Tuesday, May 20, 2008

A Nation in Mourning

Up till now I've avoided blogging about the 8.0 (according to the latest CCTV9 measurement report) earthquake that hit Sichuan Province last week. I figured the news agencies were all over the story, and my fellow China bloggers were keeping folks back home updated. I couldn't think of anything to add. Perhaps a product of our culture or merely a sad commentary on the times we're living in, I often find it difficult to relate to tragic events, particularly when they occur "out of sight". It really wasn't until yesterday that I began to feel the impact of what happened and what is continuing to happen. China has declared a three day mourning period which began Monday at 2:28, exactly one week to the minute that the earthquake hit. William and I were in a taxi heading back to my school from the medical college during this time. At 2:28 sirens went off, and there was a steady stream of horn honking for about a minute. Our driver along with many others pulled to the shoulder and drove the slowest I've ever seen Chinese taxi drivers drive. As we made our way down foot massage street, I was watching the faces of the Chinese shop owners and employees who had come to their doorsteps to watch the procession, and that was when the magnitude of this tragedy finally began to sink in. Anytime anything happens, it's so easy to immediately begin comparing the ways different cultures handle the same situations. National tragedies always evoke national unity (9/11, Hurricane Katrina, 5.12). This is true of both cultures I know and maybe the rest that I don't know. However, there have been some distinctly Chinese methods employed recently in the handling of the aftermath of the Beichuan Earthquake, and I thought it educational to discuss some of the most noticeable ones for those of you back home.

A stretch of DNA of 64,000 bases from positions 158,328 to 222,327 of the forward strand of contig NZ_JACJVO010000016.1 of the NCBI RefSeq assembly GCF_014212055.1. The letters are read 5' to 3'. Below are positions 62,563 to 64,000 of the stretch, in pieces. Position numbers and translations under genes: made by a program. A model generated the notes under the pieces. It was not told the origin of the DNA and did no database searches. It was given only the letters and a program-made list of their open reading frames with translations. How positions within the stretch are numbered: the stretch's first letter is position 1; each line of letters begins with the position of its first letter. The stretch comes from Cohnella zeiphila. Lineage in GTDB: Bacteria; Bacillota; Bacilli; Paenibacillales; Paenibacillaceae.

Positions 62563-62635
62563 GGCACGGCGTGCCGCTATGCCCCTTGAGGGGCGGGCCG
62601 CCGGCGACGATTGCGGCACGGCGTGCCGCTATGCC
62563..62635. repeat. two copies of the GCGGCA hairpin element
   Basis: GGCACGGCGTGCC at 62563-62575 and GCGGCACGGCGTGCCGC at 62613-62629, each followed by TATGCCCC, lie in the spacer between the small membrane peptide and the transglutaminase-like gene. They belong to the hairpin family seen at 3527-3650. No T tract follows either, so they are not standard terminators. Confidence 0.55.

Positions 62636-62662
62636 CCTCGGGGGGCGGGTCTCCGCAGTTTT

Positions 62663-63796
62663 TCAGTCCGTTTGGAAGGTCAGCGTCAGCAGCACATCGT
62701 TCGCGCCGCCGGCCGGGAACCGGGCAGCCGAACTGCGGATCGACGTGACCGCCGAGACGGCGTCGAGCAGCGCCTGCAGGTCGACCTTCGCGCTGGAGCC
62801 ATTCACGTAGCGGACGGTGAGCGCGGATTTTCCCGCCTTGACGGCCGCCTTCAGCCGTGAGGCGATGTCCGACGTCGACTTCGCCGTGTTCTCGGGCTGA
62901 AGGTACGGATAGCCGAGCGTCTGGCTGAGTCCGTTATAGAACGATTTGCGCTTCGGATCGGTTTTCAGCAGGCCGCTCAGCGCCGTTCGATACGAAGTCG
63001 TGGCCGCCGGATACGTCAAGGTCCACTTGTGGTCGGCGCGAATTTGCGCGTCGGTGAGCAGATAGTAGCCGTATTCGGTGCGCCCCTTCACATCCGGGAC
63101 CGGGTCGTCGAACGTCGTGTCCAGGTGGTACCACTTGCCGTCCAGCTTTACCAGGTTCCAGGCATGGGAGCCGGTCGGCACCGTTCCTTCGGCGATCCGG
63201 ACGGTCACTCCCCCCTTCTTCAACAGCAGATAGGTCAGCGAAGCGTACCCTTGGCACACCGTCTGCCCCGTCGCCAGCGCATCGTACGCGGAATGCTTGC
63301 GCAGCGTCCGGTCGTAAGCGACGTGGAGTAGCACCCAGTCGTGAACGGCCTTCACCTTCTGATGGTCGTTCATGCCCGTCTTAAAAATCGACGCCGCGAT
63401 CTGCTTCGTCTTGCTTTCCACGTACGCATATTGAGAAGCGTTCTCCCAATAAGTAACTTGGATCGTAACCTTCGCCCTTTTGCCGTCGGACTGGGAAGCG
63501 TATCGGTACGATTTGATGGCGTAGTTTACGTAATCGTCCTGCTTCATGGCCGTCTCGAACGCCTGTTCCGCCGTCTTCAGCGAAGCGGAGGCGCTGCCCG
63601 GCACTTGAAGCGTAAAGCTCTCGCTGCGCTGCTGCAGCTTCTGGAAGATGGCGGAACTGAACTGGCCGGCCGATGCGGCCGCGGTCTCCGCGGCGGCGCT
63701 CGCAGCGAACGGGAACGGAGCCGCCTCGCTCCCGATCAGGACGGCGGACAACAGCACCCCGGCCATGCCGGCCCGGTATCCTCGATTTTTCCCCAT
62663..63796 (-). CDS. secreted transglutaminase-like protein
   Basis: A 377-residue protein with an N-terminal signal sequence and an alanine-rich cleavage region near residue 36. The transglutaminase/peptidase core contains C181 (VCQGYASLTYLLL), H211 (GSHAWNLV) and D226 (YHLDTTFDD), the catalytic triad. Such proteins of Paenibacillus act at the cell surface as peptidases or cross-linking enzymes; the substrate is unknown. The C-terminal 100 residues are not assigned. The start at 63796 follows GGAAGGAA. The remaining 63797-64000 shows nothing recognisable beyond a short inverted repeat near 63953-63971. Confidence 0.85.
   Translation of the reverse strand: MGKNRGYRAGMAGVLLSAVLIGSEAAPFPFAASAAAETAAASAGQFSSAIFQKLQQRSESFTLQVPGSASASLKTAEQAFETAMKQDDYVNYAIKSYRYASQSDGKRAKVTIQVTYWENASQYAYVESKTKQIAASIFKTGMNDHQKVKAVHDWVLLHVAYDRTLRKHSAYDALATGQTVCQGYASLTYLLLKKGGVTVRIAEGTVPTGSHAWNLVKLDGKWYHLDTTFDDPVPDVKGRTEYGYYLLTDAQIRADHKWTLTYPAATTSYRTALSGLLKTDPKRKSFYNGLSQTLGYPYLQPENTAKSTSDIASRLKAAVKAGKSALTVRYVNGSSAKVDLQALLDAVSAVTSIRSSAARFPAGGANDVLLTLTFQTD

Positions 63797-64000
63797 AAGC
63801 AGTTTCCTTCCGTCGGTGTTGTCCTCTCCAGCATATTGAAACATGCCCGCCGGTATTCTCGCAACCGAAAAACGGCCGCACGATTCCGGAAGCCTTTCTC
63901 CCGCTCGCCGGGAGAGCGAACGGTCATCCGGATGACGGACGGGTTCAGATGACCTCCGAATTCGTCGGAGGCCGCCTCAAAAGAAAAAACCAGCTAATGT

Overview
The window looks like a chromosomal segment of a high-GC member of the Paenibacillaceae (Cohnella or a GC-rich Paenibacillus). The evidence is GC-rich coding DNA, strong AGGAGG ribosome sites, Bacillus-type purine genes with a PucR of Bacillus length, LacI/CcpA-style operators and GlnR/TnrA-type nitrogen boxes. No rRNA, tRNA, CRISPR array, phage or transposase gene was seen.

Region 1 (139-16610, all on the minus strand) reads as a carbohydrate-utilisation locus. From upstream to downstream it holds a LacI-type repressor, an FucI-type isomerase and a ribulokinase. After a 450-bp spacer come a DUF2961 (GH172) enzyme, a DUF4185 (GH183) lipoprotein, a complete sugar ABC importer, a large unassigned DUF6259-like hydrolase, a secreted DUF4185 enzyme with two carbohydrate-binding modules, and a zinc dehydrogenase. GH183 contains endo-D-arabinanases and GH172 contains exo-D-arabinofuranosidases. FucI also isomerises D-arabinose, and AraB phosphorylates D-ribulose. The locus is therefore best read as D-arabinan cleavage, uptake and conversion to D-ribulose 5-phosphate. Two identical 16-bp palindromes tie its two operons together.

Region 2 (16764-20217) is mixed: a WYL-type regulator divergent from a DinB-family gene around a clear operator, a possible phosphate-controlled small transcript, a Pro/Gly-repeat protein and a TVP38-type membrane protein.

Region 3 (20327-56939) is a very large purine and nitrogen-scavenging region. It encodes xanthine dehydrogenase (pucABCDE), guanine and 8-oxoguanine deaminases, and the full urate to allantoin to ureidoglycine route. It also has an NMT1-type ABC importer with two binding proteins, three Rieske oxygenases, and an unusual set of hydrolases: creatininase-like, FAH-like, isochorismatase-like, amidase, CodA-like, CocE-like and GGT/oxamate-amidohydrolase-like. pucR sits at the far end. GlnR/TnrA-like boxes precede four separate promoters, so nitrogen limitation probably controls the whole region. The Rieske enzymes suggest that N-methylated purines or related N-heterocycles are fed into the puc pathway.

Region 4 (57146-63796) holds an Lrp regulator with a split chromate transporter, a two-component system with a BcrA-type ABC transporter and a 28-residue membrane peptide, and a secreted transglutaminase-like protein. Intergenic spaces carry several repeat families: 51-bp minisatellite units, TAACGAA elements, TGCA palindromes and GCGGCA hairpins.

After the quake hit, the Chinese government and people mobilized, and in the opinion of those of us who have watched the presses for any updates, it seems their response has been quite respectable. Every department and every class at our school has rallied together to raise money and donate other supplies to take to Sichuan. Unfortunately, the earthquake caused some serious road destruction, and currently only planes have access to the hardest hit areas. Regardless, students have responded with sincerity and personal conviction to serve the people hurt in the earthquake. Each week my freshmen English majors are to turn in journal entries updating me on the month-long challenge they gave themselves. Last Friday Leon wrote the following:

The Challenge of Love

I know what had happened this week. I know this week is difficult for China. I also know what has happened this year. It’s so bad. I think this year for China is a real challenge. I don’t want to see more people get hurt. Crying is not useful.